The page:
The first-in-class drug belantamab mafodotin (Blenrep, GlaxoSmithKline) has been recommended for conditional marketing approval in the European Union (EU) for use in the treatment of relapsed and refractory multiple myeloma in patients who have already tried other therapies.
The product was accepted into the European Medicines Agency (EMA) PRIME program for medicines that have potential to address unmet medical needs, the agency noted.
Belantamab mafodotin was also recently recommended for U.S. approval when a Food and Drug Administration advisory committee voted 12-0 in favor of the drug’s benefits outweighing risks in this patient population.
Specifically, these patients with refractory or relapsed multiple myeloma should have already tried treatment with one of the three major classes of drugs, namely an immunomodulatory agent, a proteasome inhibitor, and a CD-38 monoclonal antibody.
For patients who no longer respond to these drugs, the outlook is bleak, the EMA said. There is an unmet medical need for new treatments that improve survival of these patients beyond the currently observed 3 months or less.
Belantamab mafodotin has a novel mechanism of action: It targets B-cell maturation antigen (BCMA), a protein present on the surface of virtually all multiple myeloma cells, but is absent from normal B-cells, thus “making it an ideal drug target,” the agency remarked.
The product is an antibody–drug conjugate that combines a monoclonal antibody that targets BCMA with the cytotoxic agent maleimidocaproyl monomethylauristatin F (mcMMAF). It homes in on BCMA on myeloma cell surfaces, and once inside the myeloma cell, the cytotoxic agent is released leading to apoptosis, the “programmed” death of the cancerous plasma cells, the agency explained.
Results from open-label study
The recommendation for conditional marketing authorization comes from the EMA Committee for Medicinal Products for Human Use (CHMP) and was based on a phase 2, open-label, randomized, two-arm study, DREAMM-2.
The study investigated the efficacy and safety of two doses of belantamab mafodotin in patients with multiple myeloma who still had active disease after three or more lines of therapy and who no longer responded to treatment with immunomodulatory drugs, proteasome inhibitors, and an anti-CD38 monoclonal antibody.
Six-month results were published in December in The Lancet Oncology. The overall response rate was 31% in the cohort given a 2.5-mg/kg dose of the drug; 30 of 97 patients had outcomes that met the study’s positive threshold.
Another 99 patients in DREAMM-2 received a dose of 3.4 mg/kg, which was judged to have a less favorable safety profile.
The EMA has requested further clinical data, including final results from the phase 2 study, as well as results from a confirmatory phase 3 trial comparing belantamab mafodotin with pomalidomide plus low-dose dexamethasone (a standard treatment option for relapsed and refractory multiple myeloma).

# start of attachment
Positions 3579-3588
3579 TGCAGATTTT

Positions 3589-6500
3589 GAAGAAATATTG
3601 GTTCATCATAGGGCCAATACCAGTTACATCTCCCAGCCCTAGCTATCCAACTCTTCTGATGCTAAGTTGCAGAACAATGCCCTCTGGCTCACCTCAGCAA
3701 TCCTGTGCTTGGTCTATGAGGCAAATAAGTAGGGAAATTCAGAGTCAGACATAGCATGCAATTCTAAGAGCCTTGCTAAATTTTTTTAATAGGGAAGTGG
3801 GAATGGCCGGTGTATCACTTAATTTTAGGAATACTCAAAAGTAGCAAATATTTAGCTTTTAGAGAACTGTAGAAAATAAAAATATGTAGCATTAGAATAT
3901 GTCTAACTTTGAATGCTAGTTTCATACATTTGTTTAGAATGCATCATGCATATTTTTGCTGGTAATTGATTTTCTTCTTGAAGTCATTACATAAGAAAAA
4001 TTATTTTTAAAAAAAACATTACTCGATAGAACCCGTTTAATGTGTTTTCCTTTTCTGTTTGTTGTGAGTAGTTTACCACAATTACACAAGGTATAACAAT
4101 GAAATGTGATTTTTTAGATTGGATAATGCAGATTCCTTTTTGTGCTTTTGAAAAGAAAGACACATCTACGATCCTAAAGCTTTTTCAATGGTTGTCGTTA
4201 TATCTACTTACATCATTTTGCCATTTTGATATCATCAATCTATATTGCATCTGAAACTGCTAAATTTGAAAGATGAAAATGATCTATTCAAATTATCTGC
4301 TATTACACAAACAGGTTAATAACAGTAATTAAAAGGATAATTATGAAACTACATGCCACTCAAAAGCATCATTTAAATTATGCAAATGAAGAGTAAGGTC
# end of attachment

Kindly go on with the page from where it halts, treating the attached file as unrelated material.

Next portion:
One of the most common side effects of the new drug experienced by participants in clinical trials was keratopathy, which affects the cornea. This ocular toxicity was seen at both drug doses.
The EMA noted that patients taking the drug would need to undergo specific ophthalmic examinations so that any findings can be promptly and adequately managed. As for all medicines, a risk management plan (RMP) will ensure rigorous safety monitoring of the medicine once authorized across the European Union, it added.
At the FDA advisory committee meeting, it was noted that 44% of patients in the group that received the 2.5-mg/kg dose experienced at least one episode of severe keratopathy. In some patients, the ocular side effects caused severe vision loss that interfered with patients’ activities of daily living, such as driving and reading, FDA staff said.
For the United States, the manufacturer proposed a risk evaluation and mitigation strategy (REMS) for the detection and treatment of potential complications of belantamab. This includes recommendations for ophthalmic examinations, including assessment of best corrected visual acuity prior to each treatment cycle and promptly for patients with worsening symptoms.
One of the FDA advisory committee panelists, Gita Thanarajasingam, MD, assistant professor of medicine at the Mayo Clinic, in Rochester, Minn., said belantamab appeared to be well tolerated with the exception of ocular toxicity. Physicians need to acknowledge how severe this risk may be for patients while keeping in mind that belantamab still may be more tolerable for some than current treatments, she said.
“It’s reasonable to leave open the option for decision-making. Patients can express their values and preferences,” Thanarajasingam said. “There’s adequate, albeit not complete, information to guide this risk–benefit discussion in a REMS program.”
Heidi D. Klepin, MD, a professor at Wake Forest University Health Sciences, Winston Salem, N.C., agreed that the informed consent process should allow patients “to choose whether the trade-off is worth it” with belantamab.
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